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Old May 8, 2001, 09:49 PM   #7
shooter22
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Hornady Auto Progressive Lock N Load. Five stations, all can work at once, or independently. Great piece of equipment.

shooter22
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Old May 9, 2001, 05:47 AM   #8
John Lawson
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Best Press?

I have 2 Dillon 550B presses, a Dillon 1050, a Star, A Hornady projector and a 3 station Pacific.
The Star is a relic of my twisted youth, but I still load .38 special on it. The Pacific is for case forming. The Hornady has never lived up to my expectations. I have added a Dillon powder measure and powder funnel to it, and it is marginal and acceptable. However, I still snag the little spring at the bottom of the primer tube and spill primers all over. I consider that primer feed the weak point of the machine. The Dillon 1050 is superb for loading .45 acp, but it is too expensive to change calibers and involves too much dinking around. The 550B is fast, easily changed to another caliber and I have two, one with large primer feed and one with small. No time is lost in making a change. Just pull the pins, disconnect the link, change heads, re-connect, load the powder tube and GO!
Single stage presses are best used by very serious loaders who are seeking the utmost from each load. Personally, I'd rather shoot than load ammo, so I love the progresive concept. While you can start with a progresive, it might be wise to begin with a single stage. Then, when you upgrade to a progressive, you can use the single stage for case forming and running off a few test rounds at a time.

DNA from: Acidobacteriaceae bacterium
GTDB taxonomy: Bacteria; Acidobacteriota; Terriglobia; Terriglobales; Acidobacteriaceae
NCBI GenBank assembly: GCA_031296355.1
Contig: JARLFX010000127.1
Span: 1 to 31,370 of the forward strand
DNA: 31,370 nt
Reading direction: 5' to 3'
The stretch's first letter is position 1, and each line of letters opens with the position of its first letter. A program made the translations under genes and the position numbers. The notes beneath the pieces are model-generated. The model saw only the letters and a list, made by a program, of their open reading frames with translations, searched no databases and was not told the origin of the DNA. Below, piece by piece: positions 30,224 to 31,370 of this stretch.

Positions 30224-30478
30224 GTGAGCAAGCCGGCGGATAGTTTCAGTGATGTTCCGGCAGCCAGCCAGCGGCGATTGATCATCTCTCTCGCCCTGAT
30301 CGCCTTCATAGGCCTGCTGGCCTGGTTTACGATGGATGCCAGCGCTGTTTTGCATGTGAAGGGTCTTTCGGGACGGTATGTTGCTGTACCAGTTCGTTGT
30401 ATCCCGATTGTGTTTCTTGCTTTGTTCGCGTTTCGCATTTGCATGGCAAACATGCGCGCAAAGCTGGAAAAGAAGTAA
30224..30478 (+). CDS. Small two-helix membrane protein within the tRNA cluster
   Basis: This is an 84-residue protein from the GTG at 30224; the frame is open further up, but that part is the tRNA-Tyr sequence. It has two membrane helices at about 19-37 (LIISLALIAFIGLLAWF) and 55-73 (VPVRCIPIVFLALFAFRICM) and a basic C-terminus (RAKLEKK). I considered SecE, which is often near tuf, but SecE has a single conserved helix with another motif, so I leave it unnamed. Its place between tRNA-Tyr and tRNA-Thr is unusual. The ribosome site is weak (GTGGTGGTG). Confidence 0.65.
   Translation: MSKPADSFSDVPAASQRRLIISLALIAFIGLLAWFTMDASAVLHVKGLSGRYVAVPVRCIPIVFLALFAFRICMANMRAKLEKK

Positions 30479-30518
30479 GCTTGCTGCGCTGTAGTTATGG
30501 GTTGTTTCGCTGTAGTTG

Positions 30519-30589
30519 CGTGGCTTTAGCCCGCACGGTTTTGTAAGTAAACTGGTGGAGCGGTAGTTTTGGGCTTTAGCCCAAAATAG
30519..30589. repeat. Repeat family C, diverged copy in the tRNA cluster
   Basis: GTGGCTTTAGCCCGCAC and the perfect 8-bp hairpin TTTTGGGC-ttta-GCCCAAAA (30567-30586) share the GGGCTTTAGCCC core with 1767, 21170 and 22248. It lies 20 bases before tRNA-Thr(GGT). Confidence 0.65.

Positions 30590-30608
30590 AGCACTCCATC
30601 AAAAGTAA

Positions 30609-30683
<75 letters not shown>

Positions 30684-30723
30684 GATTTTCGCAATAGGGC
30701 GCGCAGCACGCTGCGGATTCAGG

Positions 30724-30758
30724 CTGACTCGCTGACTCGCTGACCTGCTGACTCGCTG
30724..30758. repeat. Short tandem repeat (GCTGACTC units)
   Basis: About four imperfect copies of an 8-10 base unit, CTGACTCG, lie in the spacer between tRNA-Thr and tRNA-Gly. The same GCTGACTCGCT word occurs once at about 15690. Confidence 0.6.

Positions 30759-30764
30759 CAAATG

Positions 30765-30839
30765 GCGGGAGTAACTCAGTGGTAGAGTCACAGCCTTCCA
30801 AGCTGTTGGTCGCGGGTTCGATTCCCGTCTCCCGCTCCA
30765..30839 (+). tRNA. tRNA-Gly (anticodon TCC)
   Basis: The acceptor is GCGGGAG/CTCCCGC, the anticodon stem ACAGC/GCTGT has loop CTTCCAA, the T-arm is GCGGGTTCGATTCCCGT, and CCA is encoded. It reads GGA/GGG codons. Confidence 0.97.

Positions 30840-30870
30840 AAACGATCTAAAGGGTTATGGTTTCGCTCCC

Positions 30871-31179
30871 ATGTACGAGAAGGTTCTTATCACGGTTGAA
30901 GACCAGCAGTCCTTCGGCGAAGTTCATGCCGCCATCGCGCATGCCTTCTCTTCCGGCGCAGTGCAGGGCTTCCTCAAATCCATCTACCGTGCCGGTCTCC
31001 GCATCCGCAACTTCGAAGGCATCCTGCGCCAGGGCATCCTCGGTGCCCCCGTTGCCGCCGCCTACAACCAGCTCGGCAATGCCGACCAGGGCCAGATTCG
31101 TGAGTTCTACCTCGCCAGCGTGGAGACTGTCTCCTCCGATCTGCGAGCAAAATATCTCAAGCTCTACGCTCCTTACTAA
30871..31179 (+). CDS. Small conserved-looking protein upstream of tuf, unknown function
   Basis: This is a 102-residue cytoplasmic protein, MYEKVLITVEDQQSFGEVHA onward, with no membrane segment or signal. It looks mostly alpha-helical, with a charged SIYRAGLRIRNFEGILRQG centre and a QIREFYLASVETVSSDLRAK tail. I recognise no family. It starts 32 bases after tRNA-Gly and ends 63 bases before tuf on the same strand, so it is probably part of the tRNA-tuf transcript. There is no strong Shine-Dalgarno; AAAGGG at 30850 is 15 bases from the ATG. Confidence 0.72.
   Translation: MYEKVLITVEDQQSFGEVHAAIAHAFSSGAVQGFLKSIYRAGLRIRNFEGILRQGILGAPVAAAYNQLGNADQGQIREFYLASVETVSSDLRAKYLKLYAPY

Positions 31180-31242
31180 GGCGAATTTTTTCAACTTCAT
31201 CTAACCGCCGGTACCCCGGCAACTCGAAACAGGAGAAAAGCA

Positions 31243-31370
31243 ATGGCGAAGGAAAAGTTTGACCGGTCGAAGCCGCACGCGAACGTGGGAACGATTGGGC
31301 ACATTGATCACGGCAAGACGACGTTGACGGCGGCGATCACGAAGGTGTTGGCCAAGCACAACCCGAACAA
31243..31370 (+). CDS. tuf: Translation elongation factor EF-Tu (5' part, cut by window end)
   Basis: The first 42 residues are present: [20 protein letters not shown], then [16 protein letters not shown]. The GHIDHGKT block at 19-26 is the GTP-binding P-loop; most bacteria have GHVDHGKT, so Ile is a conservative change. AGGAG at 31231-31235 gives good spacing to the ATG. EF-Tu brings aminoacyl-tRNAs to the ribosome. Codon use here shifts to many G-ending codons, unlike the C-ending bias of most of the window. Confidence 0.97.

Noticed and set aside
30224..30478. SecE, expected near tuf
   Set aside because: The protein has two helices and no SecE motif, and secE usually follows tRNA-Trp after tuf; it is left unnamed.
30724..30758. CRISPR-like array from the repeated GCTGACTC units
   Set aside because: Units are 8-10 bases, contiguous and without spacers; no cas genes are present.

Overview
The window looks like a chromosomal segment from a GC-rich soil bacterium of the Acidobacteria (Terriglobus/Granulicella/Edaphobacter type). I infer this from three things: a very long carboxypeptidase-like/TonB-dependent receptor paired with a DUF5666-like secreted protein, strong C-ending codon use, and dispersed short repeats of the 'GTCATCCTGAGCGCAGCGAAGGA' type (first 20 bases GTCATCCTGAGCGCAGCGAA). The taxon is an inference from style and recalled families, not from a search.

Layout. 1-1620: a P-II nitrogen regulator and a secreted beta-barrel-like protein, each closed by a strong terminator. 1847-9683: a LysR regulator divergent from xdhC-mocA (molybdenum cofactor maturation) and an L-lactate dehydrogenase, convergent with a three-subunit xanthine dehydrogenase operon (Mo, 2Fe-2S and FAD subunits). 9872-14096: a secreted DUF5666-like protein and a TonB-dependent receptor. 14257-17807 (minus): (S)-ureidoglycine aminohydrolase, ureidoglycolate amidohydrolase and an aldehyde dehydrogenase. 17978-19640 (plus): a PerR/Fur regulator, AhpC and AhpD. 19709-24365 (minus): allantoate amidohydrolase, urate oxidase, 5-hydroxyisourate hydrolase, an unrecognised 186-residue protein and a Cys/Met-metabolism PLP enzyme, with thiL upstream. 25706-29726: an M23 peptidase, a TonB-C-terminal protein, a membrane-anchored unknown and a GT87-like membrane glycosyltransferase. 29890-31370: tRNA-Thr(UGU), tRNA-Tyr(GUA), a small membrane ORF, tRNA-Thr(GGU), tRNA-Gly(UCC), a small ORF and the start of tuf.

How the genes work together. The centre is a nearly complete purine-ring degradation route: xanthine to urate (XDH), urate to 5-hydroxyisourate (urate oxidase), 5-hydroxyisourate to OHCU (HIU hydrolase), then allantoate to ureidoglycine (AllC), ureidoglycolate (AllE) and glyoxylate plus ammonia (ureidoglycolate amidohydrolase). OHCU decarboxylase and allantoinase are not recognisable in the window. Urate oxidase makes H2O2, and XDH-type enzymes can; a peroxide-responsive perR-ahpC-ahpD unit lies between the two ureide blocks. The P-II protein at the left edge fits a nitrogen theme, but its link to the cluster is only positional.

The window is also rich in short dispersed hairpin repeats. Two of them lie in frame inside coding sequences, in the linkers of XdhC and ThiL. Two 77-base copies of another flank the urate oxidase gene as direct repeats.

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Old May 9, 2001, 02:00 PM   #9
Ala Dan
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Howdy Folk's;

For a beginner, you can't beat the RCBS Master reloading kit
that Capbuster spoke of. Years ago, when I started reloading
I got my feet wet on an RCBS Jr. press; in late 1999 I switched to the RCBS "Rockchucker" that is available within
the kit, and I have never looked back. All of my handloading
these day's are for handgun cartridges; as I don't do the
rifle bit, anymore.

When I want to relax from a hard day's work or get away from an angry wife; I head to my shed and break out the dies.
It makes for a very peaceful day.

Best Wishes,
Ala Dan, N.R.A. Life Member

PS: You could probably drop the "Rockchucker" press from an
aircraft, and I doubt whether it would be hurt. It is stone-